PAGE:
Bean counters and number crunchers are in full swing in Canada assembling 2013 capital budgets against a worrying backdrop of shaky industry forecasts, sharp declines in government land auctions and plunging new well permits issued by regulators.
The current betting points to troubles for the upstream, reflected in gyrating oil and natural gas prices, and a continuation of the lackluster showing in the drilling sector that has extended over recent years.
One of the early messages came from Schlumberger Chief Executive Officer Paal Kibsgaard, who told analysts that liquids activity in North America will “no longer be able to offset the drop in dry gas drilling. This indicates no immediate change in the headwinds.”
Baker Hughes echoed some of those sentiments, anticipating its own capital spending will drop 25 percent, while the North American rig count will be down 1 percent while Halliburton reported that contracts are being renewed at lower prices.
Kibsgaard said his firm let crews go in the second and third quarters to protect its margins and is ready to lay off more if margins fall below an unspecified level.
He said Schlumberger expects hydraulic fracturing margins in Canada will continue to fall this quarter and into early 2013 at least as new pricing levels are worked into the system.
Kibsgaard said fracturing margins have already dropped from about 30 percent to single digits, partly because of surplus pressure pumping capacity and cost inflation for raw materials, predicting that by the end of 2012 the sector will be at levels reached after the 2010 BP Macondo well blowout when rigs were idled.
Drop in capital spending
In Canada, capital spending is expected to total C$55 billion this year, down from C$63 billion in 2011, but no overall targets have been issued yet for 2013. Despite the demand around C$15 billion-C$20 billion in annual oil sands outlays in Alberta, where Suncor Energy and its partner Total are rethinking billions of dollars in planned spending, conventional and resource plays still claim around two-thirds of Canada’s oil and gas spending .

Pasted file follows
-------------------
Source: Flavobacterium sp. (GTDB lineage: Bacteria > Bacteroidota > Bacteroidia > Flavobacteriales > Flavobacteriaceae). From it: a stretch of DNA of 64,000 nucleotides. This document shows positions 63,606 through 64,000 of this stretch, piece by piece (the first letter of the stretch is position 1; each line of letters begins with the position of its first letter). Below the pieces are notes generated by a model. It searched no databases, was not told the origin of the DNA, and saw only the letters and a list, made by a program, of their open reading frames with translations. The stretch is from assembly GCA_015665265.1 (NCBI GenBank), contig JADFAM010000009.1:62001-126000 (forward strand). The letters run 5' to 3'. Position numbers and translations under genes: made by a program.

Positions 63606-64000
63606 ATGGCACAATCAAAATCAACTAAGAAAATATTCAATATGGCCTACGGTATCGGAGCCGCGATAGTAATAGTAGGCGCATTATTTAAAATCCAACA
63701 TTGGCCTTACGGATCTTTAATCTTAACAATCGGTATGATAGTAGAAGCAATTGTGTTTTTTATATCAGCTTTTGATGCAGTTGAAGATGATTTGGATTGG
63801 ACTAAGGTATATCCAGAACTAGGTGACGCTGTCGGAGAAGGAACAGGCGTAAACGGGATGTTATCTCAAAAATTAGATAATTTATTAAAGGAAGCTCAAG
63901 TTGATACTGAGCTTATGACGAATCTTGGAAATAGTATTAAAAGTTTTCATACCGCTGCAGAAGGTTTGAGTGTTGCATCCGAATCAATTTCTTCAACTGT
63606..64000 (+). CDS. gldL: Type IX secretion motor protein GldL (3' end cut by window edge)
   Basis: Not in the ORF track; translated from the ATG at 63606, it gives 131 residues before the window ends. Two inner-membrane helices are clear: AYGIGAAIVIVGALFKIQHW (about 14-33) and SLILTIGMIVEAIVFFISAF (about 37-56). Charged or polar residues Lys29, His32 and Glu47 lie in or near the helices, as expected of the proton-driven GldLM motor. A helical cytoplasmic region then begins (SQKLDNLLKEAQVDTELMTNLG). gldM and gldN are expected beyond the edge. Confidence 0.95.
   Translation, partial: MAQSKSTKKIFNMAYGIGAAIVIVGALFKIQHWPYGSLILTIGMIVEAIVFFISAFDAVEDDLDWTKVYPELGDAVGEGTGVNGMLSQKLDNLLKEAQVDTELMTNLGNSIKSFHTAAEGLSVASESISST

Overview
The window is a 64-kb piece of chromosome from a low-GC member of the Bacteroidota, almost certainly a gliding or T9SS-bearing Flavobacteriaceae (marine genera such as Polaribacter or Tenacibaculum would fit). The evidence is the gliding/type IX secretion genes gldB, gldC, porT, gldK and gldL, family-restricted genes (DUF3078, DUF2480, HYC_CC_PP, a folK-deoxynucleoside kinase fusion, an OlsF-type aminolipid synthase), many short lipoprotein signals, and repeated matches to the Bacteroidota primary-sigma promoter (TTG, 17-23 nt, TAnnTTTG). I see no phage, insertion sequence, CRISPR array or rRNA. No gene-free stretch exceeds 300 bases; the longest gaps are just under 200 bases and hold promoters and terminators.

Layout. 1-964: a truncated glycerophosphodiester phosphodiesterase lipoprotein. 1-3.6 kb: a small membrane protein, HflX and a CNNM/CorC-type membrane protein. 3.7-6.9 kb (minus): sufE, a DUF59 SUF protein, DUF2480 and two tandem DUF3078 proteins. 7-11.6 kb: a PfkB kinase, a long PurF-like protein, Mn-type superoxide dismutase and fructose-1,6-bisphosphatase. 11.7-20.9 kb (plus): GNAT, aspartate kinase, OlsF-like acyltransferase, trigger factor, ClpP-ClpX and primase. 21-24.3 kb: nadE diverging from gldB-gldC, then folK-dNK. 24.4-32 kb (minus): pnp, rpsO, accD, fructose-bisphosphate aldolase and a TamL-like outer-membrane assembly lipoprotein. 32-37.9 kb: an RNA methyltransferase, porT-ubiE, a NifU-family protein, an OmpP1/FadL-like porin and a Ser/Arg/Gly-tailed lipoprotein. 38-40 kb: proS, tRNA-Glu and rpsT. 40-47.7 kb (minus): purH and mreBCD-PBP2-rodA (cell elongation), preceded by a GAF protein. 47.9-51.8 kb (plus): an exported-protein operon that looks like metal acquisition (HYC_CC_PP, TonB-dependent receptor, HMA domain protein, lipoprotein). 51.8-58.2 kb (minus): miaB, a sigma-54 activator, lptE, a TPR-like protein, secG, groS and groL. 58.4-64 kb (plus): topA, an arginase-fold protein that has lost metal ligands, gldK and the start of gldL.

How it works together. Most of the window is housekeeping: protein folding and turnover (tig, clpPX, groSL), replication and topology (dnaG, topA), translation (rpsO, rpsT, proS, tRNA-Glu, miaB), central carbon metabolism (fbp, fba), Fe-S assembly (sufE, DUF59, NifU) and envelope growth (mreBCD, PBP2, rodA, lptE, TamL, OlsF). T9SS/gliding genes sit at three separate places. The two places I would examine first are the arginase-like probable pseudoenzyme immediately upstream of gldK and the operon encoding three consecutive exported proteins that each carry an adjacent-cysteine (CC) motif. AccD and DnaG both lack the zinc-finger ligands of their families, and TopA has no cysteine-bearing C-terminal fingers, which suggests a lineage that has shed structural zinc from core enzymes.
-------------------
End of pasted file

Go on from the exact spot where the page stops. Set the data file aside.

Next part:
When companies start releasing their 2013 capital budgets in November, analysts doubt many will be swayed by the latest revival in gas prices and most will reflect their uneasiness about oil price trends.
Stephen Calderwood, vice president of investment banking at Salman Partners, said most producers in Western Canada are developing “tightly controlled budgets around an oil strategy” and are unlikely to change their plans even if gas tops C$6 per thousand cubic feet this winter.
He said there is little confidence that “any kind of rally” over C$4 will survive for more than a short period.
Martin King, vice president of institutional research at FirstEnergy Capital, was a shade more optimistic, suggesting the mood among gas producers is “receptive but cautious.”
Price forecasts 2013 story
But price forecasts are “more of a developing 2013 story. We’re going to have some improvement, but it’s not stellar.” King said 2012 will be the low point for gas prices, although any improvement next year “on an absolute dollar basis will not necessarily tickle anybody pink.”
He doubts that gas-weighted companies “are ready to jump on the spending bandwagon just yet after the blood that was spilled in the first half of this year” when prices at the AECO hub in Alberta slumped to C$1.50 per thousand cubic feet in the spring before recovering to an expected 2012 average of C$2.14 compared with C$3.63 in 2011 and C$3.99 in 2010.